If you're trying to help someone, you probably shouldn't tick them off first—least of all if you're trying to help new moms suffering with postpartum depression. But that's exactly what an ad campaign for a biotech company has done. Though the company is actually trying to help women with postpartum depression, people are up in arms about how they're trying to bring awareness to the serious condition that up to 15 percent of new moms face.
In the ad campaign everyone's talking about, Sage Therapeutics stuck pacifiers in the
mouths of noticeably distraught, sometimes crying women for their campaign to
raise awareness of postpartum depression (PPD). The images are accompanied with
text that reads, “When it comes to postpartum depression, silence sucks.”
It doesn't take a genius to realize why Sage Therapeutics,
which is developing and testing a promising experimental drug for PPD, chose
the rather simplistic imagery. Postpartum depression affects new mothers, who
often don’t talk about their symptoms because they are ashamed so they suffer
in silence; hence, the pacifier used as a silencer.
We are excited to talk with some of the country's leading women's healthcare experts this weekend at #ACOG17. Visit us at Booth #1623 to learn how you can help break the silence of postpartum depression. #PPDsilencesucks #SageTherapeutics #WeAreSageRx
On Instagram, the company explained:
this image to show the silence associated with PPD, which is often a result of
a woman’s feelings of guilt, shame or fear, in an effort to spark a
conversation. We are committed to breaking the silence around PPD and hope this
campaign encourages women and their doctors to have an open and honest
conversation about PPD and screening, while pregnant and after delivery. We
appreciate your feedback as this forms part of the very important dialog we are
hoping to spark about this often hidden condition.”
Critics of the campaign, which includes posters, ads and
buses plastered with the images, are downright appalled and have certainly not kept silent, accusing the campaign of “infantilizing” women suffering from postpartum depression.
“Postpartum depression is an issue that is very
polarizing (since it is often deemed ‘imaginary’ by male-based media), and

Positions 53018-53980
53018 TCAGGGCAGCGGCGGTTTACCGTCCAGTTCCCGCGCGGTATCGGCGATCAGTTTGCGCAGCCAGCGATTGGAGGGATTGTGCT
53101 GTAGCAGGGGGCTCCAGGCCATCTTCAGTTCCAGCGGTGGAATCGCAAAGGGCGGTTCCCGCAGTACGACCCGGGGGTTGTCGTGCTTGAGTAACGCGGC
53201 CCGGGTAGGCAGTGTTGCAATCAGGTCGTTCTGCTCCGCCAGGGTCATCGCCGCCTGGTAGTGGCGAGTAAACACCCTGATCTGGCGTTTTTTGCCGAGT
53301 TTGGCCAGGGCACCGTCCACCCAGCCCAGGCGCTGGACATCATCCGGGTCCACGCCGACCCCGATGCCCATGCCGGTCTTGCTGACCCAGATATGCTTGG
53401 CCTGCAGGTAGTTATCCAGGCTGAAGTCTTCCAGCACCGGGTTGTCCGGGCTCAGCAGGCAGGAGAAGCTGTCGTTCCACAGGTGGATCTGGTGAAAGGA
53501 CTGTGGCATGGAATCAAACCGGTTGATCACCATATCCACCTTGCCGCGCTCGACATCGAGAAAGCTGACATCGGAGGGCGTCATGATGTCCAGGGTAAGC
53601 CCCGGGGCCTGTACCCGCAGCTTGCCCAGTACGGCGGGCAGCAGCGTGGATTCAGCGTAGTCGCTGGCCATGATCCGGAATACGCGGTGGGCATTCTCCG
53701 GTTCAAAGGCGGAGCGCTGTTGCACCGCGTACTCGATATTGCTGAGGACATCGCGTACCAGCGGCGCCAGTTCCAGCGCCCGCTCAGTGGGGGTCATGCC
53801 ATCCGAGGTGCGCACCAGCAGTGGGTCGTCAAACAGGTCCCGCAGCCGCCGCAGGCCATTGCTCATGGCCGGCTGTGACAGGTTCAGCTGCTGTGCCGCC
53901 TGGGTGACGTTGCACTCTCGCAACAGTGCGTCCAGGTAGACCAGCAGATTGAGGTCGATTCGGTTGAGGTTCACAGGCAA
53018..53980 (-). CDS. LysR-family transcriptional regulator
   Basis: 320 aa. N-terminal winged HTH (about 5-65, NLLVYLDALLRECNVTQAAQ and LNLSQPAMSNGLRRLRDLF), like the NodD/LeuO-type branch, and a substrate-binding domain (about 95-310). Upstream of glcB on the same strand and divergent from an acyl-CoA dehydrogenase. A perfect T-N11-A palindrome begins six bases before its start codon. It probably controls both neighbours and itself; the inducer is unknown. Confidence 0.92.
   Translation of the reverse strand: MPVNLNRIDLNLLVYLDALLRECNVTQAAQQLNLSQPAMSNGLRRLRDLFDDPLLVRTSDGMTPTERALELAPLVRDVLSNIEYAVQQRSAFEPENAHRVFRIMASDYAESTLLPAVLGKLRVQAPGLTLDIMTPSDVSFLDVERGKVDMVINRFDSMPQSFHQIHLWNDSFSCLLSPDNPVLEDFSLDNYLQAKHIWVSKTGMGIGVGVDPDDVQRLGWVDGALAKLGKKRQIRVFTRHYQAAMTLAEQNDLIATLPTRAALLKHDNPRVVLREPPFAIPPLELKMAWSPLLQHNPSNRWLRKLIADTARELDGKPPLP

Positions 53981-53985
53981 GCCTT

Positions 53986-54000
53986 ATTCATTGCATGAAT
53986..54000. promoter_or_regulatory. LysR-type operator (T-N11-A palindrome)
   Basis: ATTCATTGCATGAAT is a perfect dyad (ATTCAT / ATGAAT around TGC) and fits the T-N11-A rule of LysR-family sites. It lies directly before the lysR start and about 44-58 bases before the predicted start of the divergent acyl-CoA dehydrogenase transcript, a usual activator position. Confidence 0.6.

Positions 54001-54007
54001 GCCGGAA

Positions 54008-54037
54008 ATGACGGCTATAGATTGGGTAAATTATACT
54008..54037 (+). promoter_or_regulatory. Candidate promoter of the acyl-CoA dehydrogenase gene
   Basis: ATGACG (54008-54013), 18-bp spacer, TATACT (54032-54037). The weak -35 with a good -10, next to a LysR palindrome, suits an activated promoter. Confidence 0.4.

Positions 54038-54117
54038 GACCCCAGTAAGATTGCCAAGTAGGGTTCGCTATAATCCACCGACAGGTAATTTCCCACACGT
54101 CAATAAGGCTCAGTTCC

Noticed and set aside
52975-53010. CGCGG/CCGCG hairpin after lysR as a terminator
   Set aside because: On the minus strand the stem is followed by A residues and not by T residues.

isolating for the women who experience it," wrote one commenter. "Showing adult women sucking on
pacifiers while crying does nothing to legitimize the emotions experienced by
women during postpartum depression, but rather, diminishes and trivializes
PPD is the most common birth complication and can be devastating if left untreated. In the U.S., it
affects 10 to 20 percent of women who have given birth—but keep in mind that
many women are never properly diagnosed because they were never screened.
Raising awareness of PPD is crucial, so why complain about
any campaign that attempts to do that? Well, although this particular campaign
is about raising awareness, it’s hard to dismiss the fact that it is being sponsored by a
company that is developing a drug to treat PPD. No, the campaign is not about
selling the medication, which still needs more testing before it's
even brought to the Food and Drug Administration for approval. But let's not pretend that the long-term goal isn't to get the medication approved and sold.
If the plan is to get the drug approved, raising awareness
about PPD will eventually pay off for Sage Therapeutics, right? This isn’t your
average do-gooder public service announcement.
Also, how much is this campaign actually doing to help women
who are experiencing PPD? All it tells them to do is speak up about it. Easier
said than done given the stigma surrounding not being absolutely ecstatic about
every aspect of having just given birth to a precious baby.
If you're totally not put off by the ads and go to the campaign’s website, you are met with
the absurd declaration: “Speaking up starts with knowing the facts.” Wait one
damn second. So you have to know what postpartum depression is ahead of time?
It’s the sufferer’s responsibility to know how to diagnose themselves?
Postpartum depression is a mental health disorder. You are
not in your “right mind" when you are going through it, so maybe “speaking
up” should start with medical practitioners asking questions and screening as a
matter of course, rather than waiting for a woman who's in a world of distress and
trying to act like she’s not falling apart to know the facts.
In the end, it seems that Sage Therapeutics is doing just what it intended to do: raise awareness about
PPD and get people talking about it. Let’s take the good and learn from the